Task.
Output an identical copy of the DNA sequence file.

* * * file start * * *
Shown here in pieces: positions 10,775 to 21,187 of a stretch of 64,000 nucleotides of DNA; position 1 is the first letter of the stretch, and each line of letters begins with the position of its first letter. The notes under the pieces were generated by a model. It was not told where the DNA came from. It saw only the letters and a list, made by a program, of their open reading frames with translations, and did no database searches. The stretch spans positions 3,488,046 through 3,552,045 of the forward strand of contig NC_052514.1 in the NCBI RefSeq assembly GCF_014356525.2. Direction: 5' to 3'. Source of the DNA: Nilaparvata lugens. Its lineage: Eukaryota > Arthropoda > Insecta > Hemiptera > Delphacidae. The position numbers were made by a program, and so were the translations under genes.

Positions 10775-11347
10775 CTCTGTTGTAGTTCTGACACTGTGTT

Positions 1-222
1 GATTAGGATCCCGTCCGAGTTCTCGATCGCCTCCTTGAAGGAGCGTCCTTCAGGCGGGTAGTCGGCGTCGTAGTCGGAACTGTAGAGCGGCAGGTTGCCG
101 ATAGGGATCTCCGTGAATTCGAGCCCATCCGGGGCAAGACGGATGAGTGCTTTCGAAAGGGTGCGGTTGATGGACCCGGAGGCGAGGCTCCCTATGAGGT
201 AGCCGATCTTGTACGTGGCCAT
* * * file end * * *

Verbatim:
Shown here in pieces: positions 10,775 to 21,187 of a stretch of 64,000 nucleotides of DNA; position 1 is the first letter of the stretch, and each line of letters begins with the position of its first letter. The notes under the pieces were generated by a model. It was not told where the DNA came from. It saw only the letters and a list, made by a program, of their open reading frames with translations, and did no database searches. The stretch spans positions 3,488,046 through 3,552,045 of the forward strand of contig NC_052514.1 in the NCBI RefSeq assembly GCF_014356525.2. Direction: 5' to 3'. Source of the DNA: Nilaparvata lugens. Its lineage: Eukaryota > Arthropoda > Insecta > Hemiptera > Delphacidae. The position numbers were made by a program, and so were the translations under genes.

Positions 10775-11347
10775 CTCTGTTGTAGTTCTGACACTGTGTT

Positions 1-222
1 GATTAGGATCCCGTCCGAGTTCTCGATCGCCTCCTTGAAGGAGCGTCCTTCAGGCGGGTAGTCGGCGTCGTAGTCGGAACTGTAGAGCGGCAGGTTGCCG
101 ATAGGGATCTCCGTGAATTCGAGCCCATCCGGGGCAAGACGGATGAGTGCTTTCGAAAGGGTGCGGTTGATGGACCCGGAGGCGAGGCTCCCTATGAGGT
201 AGCCGATCTTGTACGTGGCCAT